“Why is Sapient so important [to Publicis]" asked Lévy rehetorically? 

Answering his own question the Publicis pundit got all metaphysical: "Let’s start with something which is extremely important: ‘Where are we today?’ and ‘Where are the businesses going to?’”

Levy defended the SapientNito deal (criticised by some observers who claim that the deal was done at a market premium). insisting that Sapient came with all the firm's tech and IT expertise. It was all about the tech play. more so than the “storytelling” part.

Read the original unabridged MediaPost.com article.


All data sources are attributed with links to the original insight. The insight is then summarised and, where appropriate, enhanced with additional information.

Source: MediaPost.com
MTT insight URL: http://marketingtrendtracker.com/article.aspx?id=6510

UK Marketers Unhappy With Global Agencies

Trend Summary: Marketers working with ad agencies as part of an international alignment are less satisfied than those who work with locally-chosen shops.


A survey of UK-based marketing executives conducted by the Incorporated Society of British Advertisers [ISBA] has revealed its members' dissatisfaction with ad agency groups appointed on a multinational basis - as opposed to those hired locally by UK management. However, the validity of the survey's findings is open to question given that only ...

[Estimated timeframe: Q4 2014 onward]

... a meagre handful (93) of UK-based marketers responded to the survey.

Of those respondents, around half have local agency agreements while the remainder have international agreements.

However, marketers' overall attitude to agencies was clear. Less than half (44%) of respondents believe that international agencies could be relied upon to keep their promises.

This compares with the 85% of "satisfied" respondents who work with locally-chosen UK agencies.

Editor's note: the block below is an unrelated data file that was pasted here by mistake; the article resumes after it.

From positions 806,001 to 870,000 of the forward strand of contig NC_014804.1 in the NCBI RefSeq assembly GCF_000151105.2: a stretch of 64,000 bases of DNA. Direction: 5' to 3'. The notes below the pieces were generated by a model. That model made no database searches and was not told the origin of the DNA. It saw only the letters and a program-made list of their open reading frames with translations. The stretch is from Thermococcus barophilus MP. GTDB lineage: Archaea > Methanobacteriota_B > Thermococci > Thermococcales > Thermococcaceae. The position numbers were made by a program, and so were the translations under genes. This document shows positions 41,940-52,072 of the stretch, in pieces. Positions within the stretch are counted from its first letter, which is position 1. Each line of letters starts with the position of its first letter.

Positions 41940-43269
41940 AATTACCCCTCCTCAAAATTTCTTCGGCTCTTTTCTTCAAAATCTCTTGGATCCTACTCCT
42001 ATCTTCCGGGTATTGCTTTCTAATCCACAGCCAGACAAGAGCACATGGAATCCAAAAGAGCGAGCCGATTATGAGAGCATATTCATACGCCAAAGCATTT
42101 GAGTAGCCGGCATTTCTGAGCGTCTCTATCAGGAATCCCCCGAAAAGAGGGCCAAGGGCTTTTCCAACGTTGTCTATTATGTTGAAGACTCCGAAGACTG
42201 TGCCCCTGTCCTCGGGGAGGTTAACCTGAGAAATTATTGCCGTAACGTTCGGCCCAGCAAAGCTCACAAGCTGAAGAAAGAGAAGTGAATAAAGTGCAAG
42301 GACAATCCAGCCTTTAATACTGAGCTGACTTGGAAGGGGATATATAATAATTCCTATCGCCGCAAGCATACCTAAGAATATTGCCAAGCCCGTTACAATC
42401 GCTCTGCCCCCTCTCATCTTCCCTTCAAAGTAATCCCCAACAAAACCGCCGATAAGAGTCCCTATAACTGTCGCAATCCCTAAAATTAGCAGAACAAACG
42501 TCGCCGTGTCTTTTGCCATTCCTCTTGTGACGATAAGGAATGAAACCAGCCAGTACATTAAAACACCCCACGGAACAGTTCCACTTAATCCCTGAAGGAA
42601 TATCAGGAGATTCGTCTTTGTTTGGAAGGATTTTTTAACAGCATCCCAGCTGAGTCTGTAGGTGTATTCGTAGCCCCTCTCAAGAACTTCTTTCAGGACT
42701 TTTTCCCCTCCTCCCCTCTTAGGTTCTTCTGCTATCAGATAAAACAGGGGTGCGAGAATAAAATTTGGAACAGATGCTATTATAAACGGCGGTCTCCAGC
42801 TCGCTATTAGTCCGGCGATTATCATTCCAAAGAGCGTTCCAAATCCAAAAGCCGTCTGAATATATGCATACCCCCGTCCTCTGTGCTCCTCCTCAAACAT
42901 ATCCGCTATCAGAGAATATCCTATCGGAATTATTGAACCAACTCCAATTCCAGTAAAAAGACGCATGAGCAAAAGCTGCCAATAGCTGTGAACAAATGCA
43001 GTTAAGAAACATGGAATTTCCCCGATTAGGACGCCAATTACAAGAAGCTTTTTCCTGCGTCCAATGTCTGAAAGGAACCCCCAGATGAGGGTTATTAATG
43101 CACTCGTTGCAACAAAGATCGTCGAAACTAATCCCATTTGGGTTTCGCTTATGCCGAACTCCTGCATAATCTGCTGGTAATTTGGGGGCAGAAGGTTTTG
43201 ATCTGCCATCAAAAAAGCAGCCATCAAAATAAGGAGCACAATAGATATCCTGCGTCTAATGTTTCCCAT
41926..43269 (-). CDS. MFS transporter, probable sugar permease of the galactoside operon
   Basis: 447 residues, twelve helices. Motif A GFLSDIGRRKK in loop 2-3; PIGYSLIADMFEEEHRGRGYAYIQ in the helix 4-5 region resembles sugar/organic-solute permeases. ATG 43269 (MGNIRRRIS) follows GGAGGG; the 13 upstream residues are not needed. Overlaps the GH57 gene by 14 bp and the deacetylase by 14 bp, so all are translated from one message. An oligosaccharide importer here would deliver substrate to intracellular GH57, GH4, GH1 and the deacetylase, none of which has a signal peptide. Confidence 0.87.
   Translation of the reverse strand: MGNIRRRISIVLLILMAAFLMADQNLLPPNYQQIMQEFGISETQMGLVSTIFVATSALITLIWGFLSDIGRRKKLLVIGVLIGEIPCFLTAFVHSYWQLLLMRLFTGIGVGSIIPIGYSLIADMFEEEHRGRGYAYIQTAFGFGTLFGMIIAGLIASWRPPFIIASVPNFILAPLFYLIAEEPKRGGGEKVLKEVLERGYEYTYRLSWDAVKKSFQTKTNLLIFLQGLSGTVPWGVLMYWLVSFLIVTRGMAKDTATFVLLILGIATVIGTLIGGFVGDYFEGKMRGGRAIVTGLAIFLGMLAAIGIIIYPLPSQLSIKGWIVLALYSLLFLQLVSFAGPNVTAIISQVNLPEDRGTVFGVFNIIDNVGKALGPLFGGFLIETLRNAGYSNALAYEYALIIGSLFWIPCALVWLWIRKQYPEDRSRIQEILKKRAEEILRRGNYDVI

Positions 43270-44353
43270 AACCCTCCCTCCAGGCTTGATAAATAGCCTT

Moreover, only 22% of respondents said international relationships offer value for money, whereas 46% of respondents believe local agencies satisfactorily meet their requirements.

According to Debbie Morrison, director of consultancy and best practice at ISBA, the survey results are not surprising.

Says Ms Morrison: "The sad thing is that, whatever questions we ask about international contracts, local marketers are never happy about being shoehorned into international agreements, because they've not been part of the decision."

Read the original unabridged AdAge.com article.


All data sources are attributed with links to the original insight. The insight is then summarised and, where appropriate, enhanced with additional information.

Source: AdAge.com
MTT insight URL: http://marketingtrendtracker.com/article.aspx?id=6458

WPP Makes Strategic Move into Ad Tech

Trend Summary: Man the barricades Larry, Eric and Sergei, Sir Martin Sorrell could be about to muscle into your $395 billion advertising fiefdom.


The Financial Times today reports that WPP Group, planet earth's largest advertising and marketing conglomerate, yesterday acquired a 15% stake in AppNexus, a fast-growing advertising technology company that offers search and other services and was recently valued at $1.2bn. The strategic deal will augment AppNexus’ position as the industry’s ...

[Estimated timeframe: Q3 2014 onward]

... largest independent ad technology company.

The deal exemplifies Sir Martin Sorrell's appetite to own technology in addition to providing advertising and marketing services.

Under the terms of the agreement, New York based AppNexus will acquire Xaxis’ premium ad-serving technology Open AdStream (OAS), now known as Xaxis For Publishers.

In addition, WPP will invest $25 million in AppNexus, adding to the $85 million in funding the company recently raised on its valuation of $1.2 billion.

Over the past year AppNexus servers processed 16 billion ad buys daily and was responsible for an estimated $700 million in ad spending in 2012, giving the firm the biggest reach on the open web after Google.

It also offers online auction infrastructure and technology for data management, optimisation, financial clearing and support for directly negotiated advertising campaigns.

Moreover, the system integrates with advertising sources including Google's DoubleClick, Microsoft's AdECN, and aggregators.

It operates out of multiple data centres, including one in Amsterdam serving Europe and the Middle East.

Read the original unabridged FT.com article.


All data sources are attributed with links to the original insight. The insight is then summarised and, where appropriate, enhanced with additional information.

Source: FT.com
MTT insight URL: http://marketingtrendtracker.com/article.aspx?id=6409

WPP's Sorrell Predicts 'Return of Brand America'

Bottom Line Trend: WPP Group ceo Martin Sorrell warns that the general public is becoming increasingly worried about data security, despite which mobile marketing is set to soar.